The PM says he’ll tackle energy companies and Ofgem’s saying the same thing. But our Money Saving Expert Martin Lewis says DON’T WAIT for them — act now and you can lock in and beat the price hikes.
David Cameron has promised he’ll legislate to force energy firms to actually give customers their best possible tariffs,and the energy regulator Ofgem’s promised to force companies to tell you of cheaper prices. Yet these are just proposals, they’re not happening now. But price rises are, so don’t delay.
What’s happening with prices?
Energy companies are like sheep, when one moves the rest follow, and we're in price hike time right now. One of the big six has already hiked prices this Autumn, while three of the big six have announced rises to come over the next few months.
Scottish & Southern Energy (and its sub-brands Atlantic, Scottish Hydro, Southern Electric and Swalec) hiked gas and electricity prices by an average of 9% last Monday (15 October).
British Gas is hiking gas and electricity 6% on average on 16 November, Npower by roughly 9% on 26 November and Scottish Power will raise prices by an average 7% on 3 December.
EDF is yet to announce its plans. Eon is the only company that has pledged not to hike prices, but that only lasts until the end of the year, so it could well follow the others in January.
Am I overpaying?
A typical home on a standard dual fuel tariff currently pays £1,330 (including the SSE hikes, but excluding price rises that haven’t come into force yet), according to energy watchdog Ofgem. Yet switch to a cheap tariff and it can drop to less than £1,100 for the SAME gas, SAME electricity and SAME safety.
But of course switching from a company hiking prices will probably see you move to a company yet to announce price rises, so that's best avoided. However, taking out a fixed tariff is like insurance against rate hikes - although the very top tariffs are changing regularly.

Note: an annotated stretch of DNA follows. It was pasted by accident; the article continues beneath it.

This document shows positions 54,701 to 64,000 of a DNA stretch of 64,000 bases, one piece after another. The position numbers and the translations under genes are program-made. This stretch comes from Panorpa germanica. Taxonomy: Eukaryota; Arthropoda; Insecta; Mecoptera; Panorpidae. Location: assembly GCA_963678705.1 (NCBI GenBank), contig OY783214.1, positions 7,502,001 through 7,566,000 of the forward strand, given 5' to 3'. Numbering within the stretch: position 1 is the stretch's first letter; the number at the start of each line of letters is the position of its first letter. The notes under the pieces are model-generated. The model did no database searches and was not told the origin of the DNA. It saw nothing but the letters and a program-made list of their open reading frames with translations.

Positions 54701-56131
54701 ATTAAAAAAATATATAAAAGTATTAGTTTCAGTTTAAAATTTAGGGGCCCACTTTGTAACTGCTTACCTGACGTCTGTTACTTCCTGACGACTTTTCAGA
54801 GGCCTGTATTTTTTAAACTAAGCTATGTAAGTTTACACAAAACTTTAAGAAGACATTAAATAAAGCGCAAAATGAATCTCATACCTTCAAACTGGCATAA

What are the top fixes?
The two top fixes on the market at the moment for average dual fuel users (according to price comparison site Energyhelpline) are Ovo which is the cheapest, and Scottish Power, which is the cheapest without any early exit fees (so if things did change there's no cost to leave). Ovo’s a one-year fix, while Scottish Power lets you lock in for two winters, with no hikes guaranteed until 31 March 2014 and will typically save those on standard tariffs around £200/year.
The cheapest electricity-only fixes are one-year fixes from tiny new firm iSupply, followed by Ovo, but they both have exit fees. EDF’s Blue+ Price promise fixed until 31 May 2014 is the cheapest penalty-free electricity-only fix, so if things get cheaper you can leave.
How do I find the cheapest tariff?
Your exact winner depends on your current tariff, region and usage. So use a Consumer Focus-accredited comparison site (see useful links for how) to find out what comes top for you. Just plug in your details (for fixes, click the 'show only fixed tariffs' tabs).
It’s also worth taking into consideration whether you may be able to get additional cashback too.
What about those on prepayment meters?
Here the market is much less competitive and while it’s still possible to switch, there are no fixes. Therefore as the market is in a state of flux, if you are doing a comparison now, be careful if EDF or Eon come top, as they haven’t yet announced price hikes but are likely to within the next few months.
However, if you're a good budgeter, it is worth looking at whether your current supplier will allow you to move to a credit meter, ie, a pay by bill system - sometimes this can be done free – which, once done, lets you access cheaper tariffs.